|Zenani Orengo with one of her favourite paintings. [PHOTO: MBUGUA KIBERA/STANDARD]|
The 18-year-old student at Nairobi’s Brookhouse School is producer of some of the most attention grabbing paintings at art exhibitions around Nairobi. While her father, Lands minister James Orengo, is more at home articulating issues on the political podium, Zenani is in her best element when working on a painting.
“Art gives me space to truly express myself, with no boundaries. Through my art, people see what and how I am thinking. It gives me an opportunity to get away from school work too!” says Zenani, whose painted portraits of old people has drawn art lovers in hordes.
“I love to paint faces of old people. Old people are very interesting for me. I like to paint old people’s faces to reveal something about the essence of the person. To me, an old person’s face is like a map. I am amazed by the creases, curves and the eyes. I do portraits because faces tell us so much about the person,” adds Zenani, who started painting at a very tender age.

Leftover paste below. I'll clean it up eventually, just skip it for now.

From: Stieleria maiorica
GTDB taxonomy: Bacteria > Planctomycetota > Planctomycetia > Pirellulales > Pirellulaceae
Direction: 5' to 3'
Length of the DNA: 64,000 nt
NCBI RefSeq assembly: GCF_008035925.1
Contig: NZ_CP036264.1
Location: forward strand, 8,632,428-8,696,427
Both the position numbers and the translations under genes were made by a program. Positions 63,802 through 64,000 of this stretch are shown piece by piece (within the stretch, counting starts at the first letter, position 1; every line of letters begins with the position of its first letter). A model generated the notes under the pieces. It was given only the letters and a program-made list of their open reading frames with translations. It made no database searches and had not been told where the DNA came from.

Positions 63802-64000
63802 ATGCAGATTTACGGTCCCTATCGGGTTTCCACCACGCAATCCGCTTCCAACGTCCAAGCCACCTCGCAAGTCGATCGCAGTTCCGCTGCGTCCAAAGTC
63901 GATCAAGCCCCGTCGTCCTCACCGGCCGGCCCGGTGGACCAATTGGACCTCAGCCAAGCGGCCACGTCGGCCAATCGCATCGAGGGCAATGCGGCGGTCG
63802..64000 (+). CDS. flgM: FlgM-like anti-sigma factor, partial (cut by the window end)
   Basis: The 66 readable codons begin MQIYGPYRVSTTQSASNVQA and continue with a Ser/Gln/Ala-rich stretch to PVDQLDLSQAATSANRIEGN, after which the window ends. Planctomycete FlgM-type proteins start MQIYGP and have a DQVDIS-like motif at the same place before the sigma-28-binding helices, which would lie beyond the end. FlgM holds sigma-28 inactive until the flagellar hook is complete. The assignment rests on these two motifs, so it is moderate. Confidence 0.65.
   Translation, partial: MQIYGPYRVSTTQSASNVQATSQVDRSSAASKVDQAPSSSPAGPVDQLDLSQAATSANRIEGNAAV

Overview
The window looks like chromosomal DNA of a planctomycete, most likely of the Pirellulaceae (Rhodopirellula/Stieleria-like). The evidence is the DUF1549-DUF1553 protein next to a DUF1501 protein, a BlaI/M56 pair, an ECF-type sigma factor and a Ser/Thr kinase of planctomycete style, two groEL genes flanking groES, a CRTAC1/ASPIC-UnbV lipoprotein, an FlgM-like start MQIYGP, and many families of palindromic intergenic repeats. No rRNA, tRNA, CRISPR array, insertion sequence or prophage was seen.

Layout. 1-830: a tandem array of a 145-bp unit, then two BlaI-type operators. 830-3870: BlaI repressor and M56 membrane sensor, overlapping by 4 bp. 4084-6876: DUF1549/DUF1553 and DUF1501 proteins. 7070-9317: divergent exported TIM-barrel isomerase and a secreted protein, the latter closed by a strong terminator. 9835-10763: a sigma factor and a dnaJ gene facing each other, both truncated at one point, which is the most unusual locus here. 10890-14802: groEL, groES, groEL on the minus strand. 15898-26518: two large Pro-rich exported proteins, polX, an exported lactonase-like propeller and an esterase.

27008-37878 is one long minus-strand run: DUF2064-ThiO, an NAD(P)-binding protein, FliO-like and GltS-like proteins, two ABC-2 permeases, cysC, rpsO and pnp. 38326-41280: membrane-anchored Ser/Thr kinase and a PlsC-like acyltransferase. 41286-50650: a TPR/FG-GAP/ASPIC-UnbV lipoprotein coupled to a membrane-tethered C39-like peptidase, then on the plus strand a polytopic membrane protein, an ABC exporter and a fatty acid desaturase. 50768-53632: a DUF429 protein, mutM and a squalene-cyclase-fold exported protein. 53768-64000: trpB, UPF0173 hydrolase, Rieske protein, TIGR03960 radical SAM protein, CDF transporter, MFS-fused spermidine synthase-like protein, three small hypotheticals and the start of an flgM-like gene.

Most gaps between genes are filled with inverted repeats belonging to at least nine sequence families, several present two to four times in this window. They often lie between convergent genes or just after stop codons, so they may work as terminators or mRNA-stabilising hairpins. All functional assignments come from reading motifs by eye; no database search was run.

“I focus on oil painting on canvas and use colours to bring out feelings on the portraits that I paint. I am captivated by old people’s facial expressions and since I like playing around with colours, I can do a countless number of portraits.”
Nods of approval
Her thoughtful portrait paintings have been praised by art connoisseurs and enthusiasts alike.
“I like depicting nature and its wild animals but I have concentrated on the gorillas. They are interesting creatures, but that isn’t a surprise since they have some things in common with humans!” she says. “I want to be an even better painter. I am inspired by different cultures that I have interacted with. I have so many stories to tell from these cultures, through the paintbrush.”
Zenani’s paintings have been exhibited for the last three years, including at Nakumatt Junction.
In father’s steps
“Art is good for society. When words fail us and actions fail us, art will show us what we want to convey,” she says.